Who Were the Taínos?
The Dominican Republic is famous for its beautiful beaches, but there is more to it than its endless summer vibe. Before the island of Hispaniola became the Dominican Republic and Haiti, it was populated by the Taínos, an indigenous people with a fascinating culture. Read this blog post to learn about the Taíno traditions, religion, and food.
Who Were the Taínos?
The Taínos inhabited what are now Cuba, Jamaica, Haiti, Dominican Republic, Puerto Rico, and the Virgin Islands. Historians estimate that their population was between 2 to 3 million pre-Columbus, but this number is more of an educated guess than an exact estimate.
Literally, “Taíno” means “men of good,” and, according to Columbus’ diary, they lived up to their name. “They will give all that they do possess for anything that is given to them, exchanging things even for bits of broken crockery,” Columbus wrote. “They do not carry arms or know them.”
The Taínos spoke Arawakan, an indigenous language that lives on to this day through English and Spanish. “Hurricane”? That word came from Arawakan’s jurakán. Do you like barbecue? It would be called something different without the Arawakan barbacoa. And tobacco? You guessed it. The Taínos called it tobacco first.
Are you not much of a language learner? Learn how to communicate like a Dominican without saying a word.
The Taínos worshipped zemis, a term that included various gods, goddesses, spirits, and ancestors. Much of the knowledge about the religious practices of the Taínos has been lost, but the things that the historian do know are fascinating.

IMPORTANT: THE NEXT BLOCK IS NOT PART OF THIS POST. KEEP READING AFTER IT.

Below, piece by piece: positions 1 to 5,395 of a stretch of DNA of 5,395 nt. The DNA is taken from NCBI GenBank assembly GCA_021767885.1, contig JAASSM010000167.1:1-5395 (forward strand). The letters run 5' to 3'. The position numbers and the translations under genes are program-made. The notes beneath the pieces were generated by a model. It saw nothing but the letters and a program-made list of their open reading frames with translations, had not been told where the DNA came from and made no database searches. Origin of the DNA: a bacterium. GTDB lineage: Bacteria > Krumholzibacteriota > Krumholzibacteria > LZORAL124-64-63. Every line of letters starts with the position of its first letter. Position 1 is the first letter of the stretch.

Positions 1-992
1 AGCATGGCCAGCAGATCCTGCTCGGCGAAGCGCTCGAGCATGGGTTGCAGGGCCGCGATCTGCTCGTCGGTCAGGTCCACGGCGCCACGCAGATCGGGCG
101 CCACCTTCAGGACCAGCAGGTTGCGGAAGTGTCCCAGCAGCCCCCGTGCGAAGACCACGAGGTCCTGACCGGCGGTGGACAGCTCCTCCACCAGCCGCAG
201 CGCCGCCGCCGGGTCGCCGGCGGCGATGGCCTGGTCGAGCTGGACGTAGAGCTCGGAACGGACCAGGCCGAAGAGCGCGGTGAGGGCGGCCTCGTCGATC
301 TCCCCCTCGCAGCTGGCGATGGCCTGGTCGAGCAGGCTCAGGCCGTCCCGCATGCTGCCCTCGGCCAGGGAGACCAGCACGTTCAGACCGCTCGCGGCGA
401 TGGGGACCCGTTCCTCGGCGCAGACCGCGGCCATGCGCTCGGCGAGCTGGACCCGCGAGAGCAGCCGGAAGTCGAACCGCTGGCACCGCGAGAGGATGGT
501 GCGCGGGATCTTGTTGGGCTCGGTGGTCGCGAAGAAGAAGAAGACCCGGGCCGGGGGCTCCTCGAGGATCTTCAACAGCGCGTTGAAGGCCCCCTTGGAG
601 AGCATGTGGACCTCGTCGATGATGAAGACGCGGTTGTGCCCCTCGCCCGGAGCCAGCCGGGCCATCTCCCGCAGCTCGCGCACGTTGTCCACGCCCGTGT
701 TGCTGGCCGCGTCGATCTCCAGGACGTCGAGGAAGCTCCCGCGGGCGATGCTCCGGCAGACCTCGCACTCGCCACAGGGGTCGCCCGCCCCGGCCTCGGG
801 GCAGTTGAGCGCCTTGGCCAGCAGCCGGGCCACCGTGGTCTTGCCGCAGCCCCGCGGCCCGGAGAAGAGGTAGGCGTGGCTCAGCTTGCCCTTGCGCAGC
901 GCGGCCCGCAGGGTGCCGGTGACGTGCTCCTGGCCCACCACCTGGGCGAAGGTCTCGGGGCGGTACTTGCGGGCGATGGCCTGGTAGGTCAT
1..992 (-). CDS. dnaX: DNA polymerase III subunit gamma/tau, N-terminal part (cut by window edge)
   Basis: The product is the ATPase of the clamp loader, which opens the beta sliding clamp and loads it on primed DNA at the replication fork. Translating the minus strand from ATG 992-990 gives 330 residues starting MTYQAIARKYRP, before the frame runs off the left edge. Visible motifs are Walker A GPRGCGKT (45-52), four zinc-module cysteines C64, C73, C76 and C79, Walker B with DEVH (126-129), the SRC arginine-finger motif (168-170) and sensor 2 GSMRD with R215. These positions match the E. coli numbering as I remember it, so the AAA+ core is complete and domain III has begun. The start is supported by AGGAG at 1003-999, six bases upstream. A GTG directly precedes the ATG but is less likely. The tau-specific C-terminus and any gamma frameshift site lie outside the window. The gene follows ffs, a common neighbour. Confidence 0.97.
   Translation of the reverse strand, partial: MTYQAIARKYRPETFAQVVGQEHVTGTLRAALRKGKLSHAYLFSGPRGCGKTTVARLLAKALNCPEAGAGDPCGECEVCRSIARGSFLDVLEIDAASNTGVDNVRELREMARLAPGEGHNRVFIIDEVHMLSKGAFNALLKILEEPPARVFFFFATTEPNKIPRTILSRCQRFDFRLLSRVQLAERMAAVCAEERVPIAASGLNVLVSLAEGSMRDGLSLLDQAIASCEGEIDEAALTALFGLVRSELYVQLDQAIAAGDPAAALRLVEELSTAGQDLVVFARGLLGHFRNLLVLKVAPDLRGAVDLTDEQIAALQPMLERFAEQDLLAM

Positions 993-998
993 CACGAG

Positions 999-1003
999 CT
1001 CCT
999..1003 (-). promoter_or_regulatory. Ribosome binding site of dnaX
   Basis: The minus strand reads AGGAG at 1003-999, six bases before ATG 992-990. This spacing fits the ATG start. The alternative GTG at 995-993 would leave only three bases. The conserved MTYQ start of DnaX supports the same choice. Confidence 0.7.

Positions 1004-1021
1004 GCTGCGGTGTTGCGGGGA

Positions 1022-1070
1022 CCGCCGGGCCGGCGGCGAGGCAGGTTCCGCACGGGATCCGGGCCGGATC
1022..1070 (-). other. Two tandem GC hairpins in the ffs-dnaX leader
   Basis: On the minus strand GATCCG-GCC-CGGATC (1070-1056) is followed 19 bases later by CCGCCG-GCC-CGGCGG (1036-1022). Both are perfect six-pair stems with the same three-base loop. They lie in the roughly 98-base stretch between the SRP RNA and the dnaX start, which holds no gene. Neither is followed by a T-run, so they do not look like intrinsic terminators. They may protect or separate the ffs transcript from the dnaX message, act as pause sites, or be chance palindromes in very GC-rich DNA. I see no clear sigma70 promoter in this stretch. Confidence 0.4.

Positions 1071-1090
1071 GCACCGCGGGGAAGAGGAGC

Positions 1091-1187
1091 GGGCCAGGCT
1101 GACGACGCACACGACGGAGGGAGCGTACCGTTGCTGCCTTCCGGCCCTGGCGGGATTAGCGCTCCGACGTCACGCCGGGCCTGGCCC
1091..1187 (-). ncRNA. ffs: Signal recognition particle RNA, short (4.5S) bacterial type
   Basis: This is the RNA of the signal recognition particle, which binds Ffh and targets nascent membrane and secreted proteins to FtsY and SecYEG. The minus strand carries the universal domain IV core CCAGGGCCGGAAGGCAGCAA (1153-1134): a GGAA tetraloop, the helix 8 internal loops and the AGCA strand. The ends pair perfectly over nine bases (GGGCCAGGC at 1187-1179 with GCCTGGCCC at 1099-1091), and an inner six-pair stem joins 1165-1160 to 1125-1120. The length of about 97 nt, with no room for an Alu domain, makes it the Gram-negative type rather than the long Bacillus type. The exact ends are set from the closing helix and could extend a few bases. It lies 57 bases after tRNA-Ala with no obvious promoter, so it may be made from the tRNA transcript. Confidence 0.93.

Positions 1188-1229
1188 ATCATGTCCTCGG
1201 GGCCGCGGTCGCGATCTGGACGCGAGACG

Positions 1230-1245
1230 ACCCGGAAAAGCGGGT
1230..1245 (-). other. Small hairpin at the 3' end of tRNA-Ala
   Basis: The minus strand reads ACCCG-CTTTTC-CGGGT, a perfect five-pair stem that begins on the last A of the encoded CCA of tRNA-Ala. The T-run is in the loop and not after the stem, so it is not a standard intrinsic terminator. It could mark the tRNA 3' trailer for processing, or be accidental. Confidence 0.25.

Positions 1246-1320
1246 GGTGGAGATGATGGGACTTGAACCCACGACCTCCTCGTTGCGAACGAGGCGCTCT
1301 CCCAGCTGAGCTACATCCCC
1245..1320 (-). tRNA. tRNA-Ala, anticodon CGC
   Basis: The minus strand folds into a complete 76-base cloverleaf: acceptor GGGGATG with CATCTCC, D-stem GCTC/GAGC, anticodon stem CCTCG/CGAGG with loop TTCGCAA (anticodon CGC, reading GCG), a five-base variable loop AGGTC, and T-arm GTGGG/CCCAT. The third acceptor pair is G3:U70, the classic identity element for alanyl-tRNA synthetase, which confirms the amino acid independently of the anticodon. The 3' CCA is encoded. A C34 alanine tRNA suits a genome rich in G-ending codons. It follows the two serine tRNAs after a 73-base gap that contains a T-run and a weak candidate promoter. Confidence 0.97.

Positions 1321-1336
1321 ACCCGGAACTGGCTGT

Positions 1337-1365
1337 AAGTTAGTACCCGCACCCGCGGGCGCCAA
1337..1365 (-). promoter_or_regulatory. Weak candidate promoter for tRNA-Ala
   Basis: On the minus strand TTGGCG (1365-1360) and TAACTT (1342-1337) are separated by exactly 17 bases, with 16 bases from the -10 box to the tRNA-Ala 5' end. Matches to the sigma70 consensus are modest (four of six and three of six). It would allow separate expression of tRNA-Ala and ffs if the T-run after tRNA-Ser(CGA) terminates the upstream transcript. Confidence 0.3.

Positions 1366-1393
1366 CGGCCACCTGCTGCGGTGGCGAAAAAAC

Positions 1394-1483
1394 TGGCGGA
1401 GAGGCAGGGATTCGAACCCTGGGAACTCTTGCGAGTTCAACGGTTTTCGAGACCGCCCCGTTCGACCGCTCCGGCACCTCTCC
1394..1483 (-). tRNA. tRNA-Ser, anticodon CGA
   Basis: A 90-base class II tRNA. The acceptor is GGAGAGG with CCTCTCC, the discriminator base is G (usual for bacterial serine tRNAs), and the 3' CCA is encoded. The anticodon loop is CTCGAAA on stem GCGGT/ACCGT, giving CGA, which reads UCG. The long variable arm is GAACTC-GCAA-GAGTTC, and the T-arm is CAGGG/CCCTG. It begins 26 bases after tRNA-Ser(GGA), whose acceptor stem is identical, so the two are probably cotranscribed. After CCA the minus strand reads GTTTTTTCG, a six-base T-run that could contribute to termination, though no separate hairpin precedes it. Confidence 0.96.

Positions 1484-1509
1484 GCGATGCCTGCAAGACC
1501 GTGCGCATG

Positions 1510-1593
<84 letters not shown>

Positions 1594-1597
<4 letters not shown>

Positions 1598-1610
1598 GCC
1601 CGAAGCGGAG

The main zemi of the Taínos was Atabey, the goddess of fertility, freshwater, and beauty. Atabey gave birth to herself, and the Taínos often depict her as a frog-like creature in the birthing position to emphasize her role as a powerful mother figure. Other important Taíno gods were Yocahu, the god of cassava, which was the main crop of the Taínos, and Guabancex, the goddess of storms.
Traditional Dominican food bears some similarities to the food of the Taínos. They had an efficient agriculture system and grew cassava, yams, sweet potatoes, corn, beans, squash, tobacco, peanuts, peppers, and other crops. The Taíno men also hunted small animals like birds and lizards and used canoes for fishing.
The Taíno society had a complicated hierarchy system with male chiefs, subchiefs, nobility, priests and healers, common people, and slaves. In the center of a Taíno settlement was a plaza where social gatherings, rituals, ceremonies, and games took place. During religious events, it was customary to induce vomit with a special swallowing stick. The Taínos saw it as a way to purge their bodies of impurities, both physically and spiritually.
If you’re looking to purge your body of impurities in a less intense way, visit one of Cabarete’s spas!
Taíno women had a surprising amount of power. Even though the Taíno chiefs were male, the society had a matrilineal system. The male chiefs inherited their noble position from their mother, not their father. Women and children also lived separately from men. This gave the Taíno women a certain level of control over their lives and bodies.
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